Abstract

Background: Immune checkpoint inhibitors that target the programmed cell death protein 1 (PD-1) receptor induce a response in only a subgroup of patients with metastatic melanoma. Previous research suggests that transforming growth factor beta signaling and a collagen-rich peritumoral stroma (tumor fibrosis), may negatively interfere with the interaction between T cells and tumor cells and thereby contribute to resistance mechanisms by immune-exclusion, while increased tumor infiltration of M1-like macrophages enhances T cell activity. Hence, the current study aimed to assess the relationship between blood-based markers of collagen or vimentin turnover (reflecting M1 macrophage activity) and clinical outcome in patients with metastatic melanoma after PD-1 inhibition.

Methods: Patients with metastatic melanoma who were treated with anti-PD-1 monotherapy between May 2016 and March 2019 were included in a prospective observational study. N-terminal pro-peptide of type III collagen (PRO-C3) cross-linked N-terminal pro-peptides of type III collagen (PC3X), matrix metalloprotease (MMP)-degraded type III (C3M) and type IV collagen (C4M), granzyme B-degraded type IV collagen and citrullinated and MMP-degraded vimentin (VICM) were measured with immunoassays in serum before (n=107), and 6 weeks after the first administration of immunotherapy (n=94). The association between biomarker levels and overall survival (OS) or progression-free survival (PFS) was assessed.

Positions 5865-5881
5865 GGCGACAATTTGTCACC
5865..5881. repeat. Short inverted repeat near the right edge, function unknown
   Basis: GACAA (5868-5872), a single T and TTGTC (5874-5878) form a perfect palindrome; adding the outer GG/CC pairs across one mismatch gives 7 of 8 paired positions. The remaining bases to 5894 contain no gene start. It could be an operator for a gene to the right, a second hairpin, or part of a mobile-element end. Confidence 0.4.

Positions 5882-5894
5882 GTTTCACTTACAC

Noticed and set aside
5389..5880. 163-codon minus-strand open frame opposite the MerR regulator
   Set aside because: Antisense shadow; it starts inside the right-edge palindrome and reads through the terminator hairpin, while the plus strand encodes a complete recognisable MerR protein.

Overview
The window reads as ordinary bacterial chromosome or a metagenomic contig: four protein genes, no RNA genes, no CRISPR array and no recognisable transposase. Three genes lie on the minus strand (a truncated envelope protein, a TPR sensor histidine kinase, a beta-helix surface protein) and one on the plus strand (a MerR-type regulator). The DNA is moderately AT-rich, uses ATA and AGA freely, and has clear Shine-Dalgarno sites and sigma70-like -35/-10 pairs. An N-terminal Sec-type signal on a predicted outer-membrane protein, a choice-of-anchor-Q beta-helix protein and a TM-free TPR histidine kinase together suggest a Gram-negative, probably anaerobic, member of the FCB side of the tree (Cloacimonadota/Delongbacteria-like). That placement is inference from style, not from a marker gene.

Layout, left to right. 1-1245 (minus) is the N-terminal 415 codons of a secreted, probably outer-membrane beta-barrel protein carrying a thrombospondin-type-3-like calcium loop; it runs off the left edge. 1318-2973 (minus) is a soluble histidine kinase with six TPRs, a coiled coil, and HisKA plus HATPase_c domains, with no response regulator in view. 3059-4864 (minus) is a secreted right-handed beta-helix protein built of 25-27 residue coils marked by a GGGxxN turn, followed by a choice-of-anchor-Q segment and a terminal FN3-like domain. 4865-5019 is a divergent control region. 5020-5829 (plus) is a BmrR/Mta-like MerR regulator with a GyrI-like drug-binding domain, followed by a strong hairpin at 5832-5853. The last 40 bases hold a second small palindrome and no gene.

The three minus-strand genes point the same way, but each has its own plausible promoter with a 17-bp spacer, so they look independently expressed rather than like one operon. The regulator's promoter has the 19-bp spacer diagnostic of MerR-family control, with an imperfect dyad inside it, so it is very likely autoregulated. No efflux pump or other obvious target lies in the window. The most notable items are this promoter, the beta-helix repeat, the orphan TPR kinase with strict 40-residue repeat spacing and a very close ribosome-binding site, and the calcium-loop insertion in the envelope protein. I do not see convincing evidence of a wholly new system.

Results: Multivariate Cox regression analysis identified high baseline PRO-C3 (Q4) and PC3X (Q4) as independent variables of worse PFS (PRO-C3:

Conclusions: Blood-based biomarkers reflecting excessive type III collagen turnover were associated with worse OS and PFS after PD-1 inhibition in metastatic melanoma. Moreover, an increase in VICM levels after 6 weeks of treatment was associated with improved OS. These findings suggest that type III collagen and vimentin turnover contribute to resistance/response mechanisms of PD-1 inhibitors and hold promise of assessing extracellular matrix-derived and stroma-derived components to predict immunotherapy response.

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